Our operations are primarily governed by the Parliamentary Service Act 1999 and the Public Governance, Performance and Accountability Act 2013 (PGPA Act). Other legislation and policy also governs our work, including workplace relations legislation and Australian Government protective security policies.
Under the Parliamentary Service Act and the PGPA Act, the Parliamentary Budget Officer is accountable for the PBO’s performance and compliance with legislative requirements.
The key elements of our governance framework are the PBO Executive, the Audit Committee and a risk management framework. We also participate in Parliament House-wide governance arrangements.
We strengthened our governance framework and internal policies and procedures during the year. Key focus areas were: fraud risk management; business continuity; and work, health and safety. We worked with the other parliamentary departments on the remaking of the Archives (Records of Parliament) Regulations 2019, which came into effect in March 2019.
We refined our performance measures to more clearly outline how we monitor and measure what we did (output); how well we did it (quality and/or efficiency); and what the benefits were (impact). These are reflected in our Corporate Plan 2019–20.
The PBO Executive—consisting of the Parliamentary Budget Officer and all SES officers —meets weekly to consider PBO-wide issues, to monitor performance and to manage risk.
The Executive considers key performance information on a regular basis, including the status of outstanding requests for policy costings and budget analyses, the timeliness of our responses, the status of requests for information made to Commonwealth agencies, progress of the research program, and citations in the media.
The Executive also considers risks on a rolling basis to monitor any changes in the risk environment and update risk ratings and treatments accordingly.
In accordance with our Information Governance Framework, the Executive serves as the Information Governance Committee, ensuring that information governance is managed and driven by key personnel within the organisation.
The Audit Committee provides independent advice and assurance to the Parliamentary Budget Officer about the PBO’s governance arrangements. The Committee comprises two independent members (including the chair) and the Assistant Parliamentary Budget Officer, Program Analysis Branch. The Committee met four times during the financial year. The Assistant Parliamentary Budget Officer, Corporate Strategy Branch; Chief Financial Officer; representatives from the Australian National Audit Office; and the PBO’s internal auditors also attended these meetings.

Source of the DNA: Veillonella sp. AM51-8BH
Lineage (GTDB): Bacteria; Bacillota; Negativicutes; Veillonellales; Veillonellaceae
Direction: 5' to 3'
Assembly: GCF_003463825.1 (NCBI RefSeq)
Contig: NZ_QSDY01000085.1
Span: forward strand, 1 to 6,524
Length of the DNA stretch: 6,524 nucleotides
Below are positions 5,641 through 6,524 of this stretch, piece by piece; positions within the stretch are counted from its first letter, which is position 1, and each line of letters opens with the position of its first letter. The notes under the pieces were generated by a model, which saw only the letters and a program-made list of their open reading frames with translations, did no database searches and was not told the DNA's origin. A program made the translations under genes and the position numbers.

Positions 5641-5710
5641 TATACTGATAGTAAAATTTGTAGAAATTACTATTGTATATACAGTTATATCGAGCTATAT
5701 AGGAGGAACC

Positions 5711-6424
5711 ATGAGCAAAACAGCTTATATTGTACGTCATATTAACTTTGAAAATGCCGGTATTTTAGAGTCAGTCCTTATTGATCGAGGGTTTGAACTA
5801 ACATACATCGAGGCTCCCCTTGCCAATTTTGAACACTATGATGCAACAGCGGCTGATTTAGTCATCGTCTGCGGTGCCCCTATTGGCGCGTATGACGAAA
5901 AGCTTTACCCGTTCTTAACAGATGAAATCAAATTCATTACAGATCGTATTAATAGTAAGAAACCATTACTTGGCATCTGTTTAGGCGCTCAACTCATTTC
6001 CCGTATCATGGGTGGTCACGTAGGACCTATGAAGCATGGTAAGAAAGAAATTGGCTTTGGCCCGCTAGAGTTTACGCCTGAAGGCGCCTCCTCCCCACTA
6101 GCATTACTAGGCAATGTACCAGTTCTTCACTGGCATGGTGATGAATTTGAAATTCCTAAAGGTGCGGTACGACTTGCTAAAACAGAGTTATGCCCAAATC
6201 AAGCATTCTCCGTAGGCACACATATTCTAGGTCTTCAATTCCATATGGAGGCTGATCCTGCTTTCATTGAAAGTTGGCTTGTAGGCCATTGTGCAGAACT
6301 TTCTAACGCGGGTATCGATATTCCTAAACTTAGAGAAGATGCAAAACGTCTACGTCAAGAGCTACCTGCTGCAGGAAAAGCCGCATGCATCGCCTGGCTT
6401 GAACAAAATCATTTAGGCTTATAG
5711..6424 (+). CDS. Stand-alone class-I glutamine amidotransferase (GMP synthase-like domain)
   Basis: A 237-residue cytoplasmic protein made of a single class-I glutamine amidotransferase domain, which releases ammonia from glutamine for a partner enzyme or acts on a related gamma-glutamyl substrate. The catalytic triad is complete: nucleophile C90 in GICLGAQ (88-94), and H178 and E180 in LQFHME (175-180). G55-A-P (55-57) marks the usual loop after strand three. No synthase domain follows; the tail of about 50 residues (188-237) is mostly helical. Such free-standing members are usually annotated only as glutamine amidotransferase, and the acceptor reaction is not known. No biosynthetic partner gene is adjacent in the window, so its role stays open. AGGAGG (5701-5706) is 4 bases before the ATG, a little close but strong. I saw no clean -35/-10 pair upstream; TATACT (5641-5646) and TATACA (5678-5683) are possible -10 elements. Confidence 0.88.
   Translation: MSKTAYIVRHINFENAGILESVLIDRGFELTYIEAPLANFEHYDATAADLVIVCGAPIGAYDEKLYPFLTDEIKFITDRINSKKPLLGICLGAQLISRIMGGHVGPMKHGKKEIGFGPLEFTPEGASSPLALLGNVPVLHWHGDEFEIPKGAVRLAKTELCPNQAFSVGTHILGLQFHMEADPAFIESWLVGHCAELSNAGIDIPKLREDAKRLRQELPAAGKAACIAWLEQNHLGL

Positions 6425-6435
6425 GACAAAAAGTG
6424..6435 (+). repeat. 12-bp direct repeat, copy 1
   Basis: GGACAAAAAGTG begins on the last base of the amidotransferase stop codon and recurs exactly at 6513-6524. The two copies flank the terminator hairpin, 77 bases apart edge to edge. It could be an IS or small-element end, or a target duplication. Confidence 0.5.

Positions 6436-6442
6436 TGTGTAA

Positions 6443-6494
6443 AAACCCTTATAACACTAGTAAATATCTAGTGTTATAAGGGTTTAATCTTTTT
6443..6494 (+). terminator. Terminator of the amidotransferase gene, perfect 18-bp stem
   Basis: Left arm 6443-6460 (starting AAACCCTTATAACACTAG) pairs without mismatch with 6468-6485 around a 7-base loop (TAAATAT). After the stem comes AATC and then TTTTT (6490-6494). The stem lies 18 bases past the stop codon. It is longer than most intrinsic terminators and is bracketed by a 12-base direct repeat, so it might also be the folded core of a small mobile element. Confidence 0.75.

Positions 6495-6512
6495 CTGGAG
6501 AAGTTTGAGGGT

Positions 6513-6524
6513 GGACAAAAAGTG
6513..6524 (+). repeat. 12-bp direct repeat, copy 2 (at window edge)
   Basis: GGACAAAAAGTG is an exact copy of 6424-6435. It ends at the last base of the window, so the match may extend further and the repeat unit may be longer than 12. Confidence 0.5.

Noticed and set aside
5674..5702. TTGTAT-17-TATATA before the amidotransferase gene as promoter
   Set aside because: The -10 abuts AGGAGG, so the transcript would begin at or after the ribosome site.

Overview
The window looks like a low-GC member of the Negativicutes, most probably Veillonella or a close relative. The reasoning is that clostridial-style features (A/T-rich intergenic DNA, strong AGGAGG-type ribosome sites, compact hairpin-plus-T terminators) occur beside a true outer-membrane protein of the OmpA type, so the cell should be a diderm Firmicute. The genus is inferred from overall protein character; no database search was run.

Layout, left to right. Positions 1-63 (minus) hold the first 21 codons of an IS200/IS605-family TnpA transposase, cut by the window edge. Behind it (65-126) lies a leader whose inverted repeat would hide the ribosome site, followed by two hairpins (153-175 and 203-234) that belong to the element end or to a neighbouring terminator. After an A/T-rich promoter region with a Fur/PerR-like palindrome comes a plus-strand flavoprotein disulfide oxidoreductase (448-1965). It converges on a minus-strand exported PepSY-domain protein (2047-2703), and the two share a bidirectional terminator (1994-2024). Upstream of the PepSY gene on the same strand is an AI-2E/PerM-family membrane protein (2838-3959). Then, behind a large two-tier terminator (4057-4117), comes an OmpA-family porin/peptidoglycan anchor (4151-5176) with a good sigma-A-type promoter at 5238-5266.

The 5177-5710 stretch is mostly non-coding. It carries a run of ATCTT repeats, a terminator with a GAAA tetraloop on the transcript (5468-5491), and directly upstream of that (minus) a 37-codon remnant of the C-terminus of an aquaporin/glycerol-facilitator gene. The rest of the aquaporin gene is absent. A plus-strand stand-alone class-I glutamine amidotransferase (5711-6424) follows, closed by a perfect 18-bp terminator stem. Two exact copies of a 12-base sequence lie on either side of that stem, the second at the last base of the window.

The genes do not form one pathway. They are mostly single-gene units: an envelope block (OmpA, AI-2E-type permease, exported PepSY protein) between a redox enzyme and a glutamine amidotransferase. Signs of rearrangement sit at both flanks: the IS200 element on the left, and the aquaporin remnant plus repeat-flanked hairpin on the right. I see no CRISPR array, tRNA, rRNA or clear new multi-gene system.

Risk management forms an integral part of the PBO’s governance and internal planning arrangements.
We undertook a review of our strategic and fraud risks and updated and documented these in our risk management plans. We continue to embed risk management practices at all levels by considering operational risks in our divisional and branch work planning processes.
We also manage risks in specialised areas, including the monitoring of specific security, fraud and project risks.
During the year we undertook a business continuity exercise which provided us with an opportunity to test our business continuity management framework and policy.
Fraud prevention and control
In 2018–19 the PBO took all reasonable measures to minimise the incidence of fraud. We undertook a fraud risk assessment, updated the PBO’s fraud control policy and continued to monitor the identified fraud risks. No incidences of fraud were detected.
Provision of corporate services to the PBO
To maximise the staff and resources dedicated to core functions, the PBO has shared services arrangements with other parliamentary departments for the delivery of most of the PBO’s corporate services.
During 2018–19, the Department of the Senate continued to provide the PBO’s financial transaction processing and payroll services. The PBO’s information and communication technology (ICT) services continued to be provided by Department of Parliamentary Services (DPS).
The four parliamentary department heads meet on a regular basis to discuss matters relating to governance, policy and operational matters of significance to the departments.
We also participate in a range of interdepartmental committees through which the parliamentary departments co-ordinate common and joint activities, particularly in relation to human resources, ICT and other corporate matters.